re: Challenge: Write your worst program VIEW POST


Once, about a year ago (maybe less), I was writing a GreaseMonkey/TamperMonkey script to replace all occurrences of a given string in a web page, and I was treating the list of as-of-yet unscanned nodes as a queue. This was before I learned that Array.prototype.shift is about as ineffecient as you can get for getting elements out of a large array in JS. Suffice to say I learned the hard way just how bad it gets

  nodes = [document.body],
  res = [];

  scanned = 0,

while (n = nodes.shift()) {
  if (!n.scanned) {
    if (n.nodeType === Node.TEXT_NODE && !/^s*$/.test(n.nodeValue)) {
      n.scanned = true;
      const repl = replacers.filter(r => r.willRun(;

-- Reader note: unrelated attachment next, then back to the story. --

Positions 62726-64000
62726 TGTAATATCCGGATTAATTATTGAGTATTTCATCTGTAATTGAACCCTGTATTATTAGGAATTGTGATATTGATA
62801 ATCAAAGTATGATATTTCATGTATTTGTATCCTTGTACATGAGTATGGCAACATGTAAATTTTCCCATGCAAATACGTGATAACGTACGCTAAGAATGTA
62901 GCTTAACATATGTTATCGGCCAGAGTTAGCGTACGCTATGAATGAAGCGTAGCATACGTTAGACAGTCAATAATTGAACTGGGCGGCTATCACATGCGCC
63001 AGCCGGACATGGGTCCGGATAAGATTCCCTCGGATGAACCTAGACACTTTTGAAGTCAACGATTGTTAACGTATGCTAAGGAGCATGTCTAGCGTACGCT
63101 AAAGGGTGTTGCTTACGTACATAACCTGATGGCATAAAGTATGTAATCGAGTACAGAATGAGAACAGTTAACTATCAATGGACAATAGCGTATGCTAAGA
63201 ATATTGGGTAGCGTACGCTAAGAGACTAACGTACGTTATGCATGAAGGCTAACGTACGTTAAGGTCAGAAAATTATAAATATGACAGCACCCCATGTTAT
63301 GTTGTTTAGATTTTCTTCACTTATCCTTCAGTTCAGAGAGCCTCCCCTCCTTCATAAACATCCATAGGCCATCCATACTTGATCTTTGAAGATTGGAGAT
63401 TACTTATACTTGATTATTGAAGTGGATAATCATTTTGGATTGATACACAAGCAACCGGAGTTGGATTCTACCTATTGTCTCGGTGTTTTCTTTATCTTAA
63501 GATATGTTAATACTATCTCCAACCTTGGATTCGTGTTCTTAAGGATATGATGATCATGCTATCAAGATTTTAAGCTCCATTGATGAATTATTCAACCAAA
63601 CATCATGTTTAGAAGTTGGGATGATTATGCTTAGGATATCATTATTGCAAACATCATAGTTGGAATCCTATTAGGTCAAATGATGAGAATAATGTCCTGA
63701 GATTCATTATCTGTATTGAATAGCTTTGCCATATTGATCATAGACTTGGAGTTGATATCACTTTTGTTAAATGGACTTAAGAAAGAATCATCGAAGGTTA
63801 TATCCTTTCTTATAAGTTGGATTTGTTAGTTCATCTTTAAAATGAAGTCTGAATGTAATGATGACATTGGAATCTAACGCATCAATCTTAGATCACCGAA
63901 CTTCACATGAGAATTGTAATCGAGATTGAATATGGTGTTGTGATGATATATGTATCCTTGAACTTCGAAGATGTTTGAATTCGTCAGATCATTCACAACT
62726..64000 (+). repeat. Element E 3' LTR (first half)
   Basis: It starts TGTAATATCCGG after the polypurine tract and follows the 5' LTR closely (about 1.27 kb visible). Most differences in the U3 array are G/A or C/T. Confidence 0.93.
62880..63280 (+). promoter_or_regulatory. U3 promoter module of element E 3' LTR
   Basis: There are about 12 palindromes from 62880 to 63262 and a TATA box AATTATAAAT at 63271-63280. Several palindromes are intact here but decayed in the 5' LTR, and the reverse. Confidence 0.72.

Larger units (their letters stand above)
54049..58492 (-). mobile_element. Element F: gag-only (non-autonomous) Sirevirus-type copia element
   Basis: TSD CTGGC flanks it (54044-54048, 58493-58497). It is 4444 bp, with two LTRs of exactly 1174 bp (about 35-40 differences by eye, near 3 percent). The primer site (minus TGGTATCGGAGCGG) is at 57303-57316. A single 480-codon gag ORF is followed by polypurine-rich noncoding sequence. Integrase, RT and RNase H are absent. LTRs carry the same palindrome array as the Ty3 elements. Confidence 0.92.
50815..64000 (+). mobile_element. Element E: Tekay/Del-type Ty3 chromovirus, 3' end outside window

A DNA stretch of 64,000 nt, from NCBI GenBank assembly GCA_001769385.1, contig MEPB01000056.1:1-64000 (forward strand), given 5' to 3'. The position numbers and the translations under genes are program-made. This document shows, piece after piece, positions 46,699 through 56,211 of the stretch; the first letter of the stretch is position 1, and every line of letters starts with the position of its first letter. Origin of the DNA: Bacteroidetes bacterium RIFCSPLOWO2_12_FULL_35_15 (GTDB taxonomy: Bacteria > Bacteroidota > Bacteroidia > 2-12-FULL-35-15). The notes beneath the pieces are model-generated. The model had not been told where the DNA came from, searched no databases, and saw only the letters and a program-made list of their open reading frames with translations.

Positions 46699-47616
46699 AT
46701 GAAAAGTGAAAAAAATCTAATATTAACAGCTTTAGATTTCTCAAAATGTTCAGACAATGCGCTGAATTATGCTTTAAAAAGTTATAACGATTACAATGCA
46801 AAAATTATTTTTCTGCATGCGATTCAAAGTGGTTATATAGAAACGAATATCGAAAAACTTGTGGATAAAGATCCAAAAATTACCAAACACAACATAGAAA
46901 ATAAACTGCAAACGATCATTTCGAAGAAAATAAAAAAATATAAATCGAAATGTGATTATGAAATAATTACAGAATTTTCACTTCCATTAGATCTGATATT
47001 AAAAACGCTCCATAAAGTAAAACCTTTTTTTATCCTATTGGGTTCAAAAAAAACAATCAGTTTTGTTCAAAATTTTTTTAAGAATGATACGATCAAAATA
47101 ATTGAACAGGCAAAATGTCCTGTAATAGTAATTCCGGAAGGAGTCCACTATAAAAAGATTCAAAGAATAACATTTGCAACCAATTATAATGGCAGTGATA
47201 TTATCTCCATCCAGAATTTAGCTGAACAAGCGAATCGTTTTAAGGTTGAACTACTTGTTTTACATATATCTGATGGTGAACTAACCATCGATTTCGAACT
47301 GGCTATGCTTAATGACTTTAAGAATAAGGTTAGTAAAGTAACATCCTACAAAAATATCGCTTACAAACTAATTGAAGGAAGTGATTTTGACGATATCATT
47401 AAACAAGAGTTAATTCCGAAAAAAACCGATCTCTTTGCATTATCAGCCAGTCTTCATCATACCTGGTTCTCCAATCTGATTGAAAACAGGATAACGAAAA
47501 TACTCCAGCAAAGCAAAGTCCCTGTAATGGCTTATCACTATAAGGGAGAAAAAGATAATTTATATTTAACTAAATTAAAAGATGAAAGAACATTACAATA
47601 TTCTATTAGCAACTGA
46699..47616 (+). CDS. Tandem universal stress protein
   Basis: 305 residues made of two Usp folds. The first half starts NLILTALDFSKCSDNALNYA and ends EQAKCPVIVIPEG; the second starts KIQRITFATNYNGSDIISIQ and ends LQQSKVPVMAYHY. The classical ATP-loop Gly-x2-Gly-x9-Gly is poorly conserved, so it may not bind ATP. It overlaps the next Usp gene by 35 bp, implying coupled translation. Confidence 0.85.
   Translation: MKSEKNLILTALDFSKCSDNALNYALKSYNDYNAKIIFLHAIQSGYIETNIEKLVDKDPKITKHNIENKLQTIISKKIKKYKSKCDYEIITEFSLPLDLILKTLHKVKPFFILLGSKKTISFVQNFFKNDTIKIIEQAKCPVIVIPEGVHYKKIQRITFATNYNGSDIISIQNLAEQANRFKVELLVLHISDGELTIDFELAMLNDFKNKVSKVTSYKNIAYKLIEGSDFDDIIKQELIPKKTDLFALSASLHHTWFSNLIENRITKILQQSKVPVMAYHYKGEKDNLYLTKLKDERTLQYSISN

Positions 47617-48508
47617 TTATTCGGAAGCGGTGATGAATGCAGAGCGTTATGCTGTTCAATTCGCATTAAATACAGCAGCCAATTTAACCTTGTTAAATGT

if (repl.length) {
        res.push({ node: n, replacers: repl });
    } else if (
      n.hasChildNodes() &&
      ignoreTags.indexOf(n.tagName.toLowerCase()) === -1 &&
      ignoreClasses.every(c => !n.classList.contains(c))
    ) {

With the amount of work that things like replacers.filter(...) were doing, even after offloading the actual replacing work until after the loop, scanning the page (which at the time had roughly 194,000 nodes on it [and has only grown since then]) took anywhere between 60 and 90 seconds on page load.

After switching from a queue-based array to a stack-based array (by replacing nodes.shift() with nodes.pop(), the same page took about 4 seconds to scan.

I actually had an even worse-designed algorithm before this where I attempted to use nothing but Array.prototype methods and ended up iterating the result arrays multiple times, so the function to scan the page had something like a O(15n) runtime complexity. It was a very readable algorithm, though.

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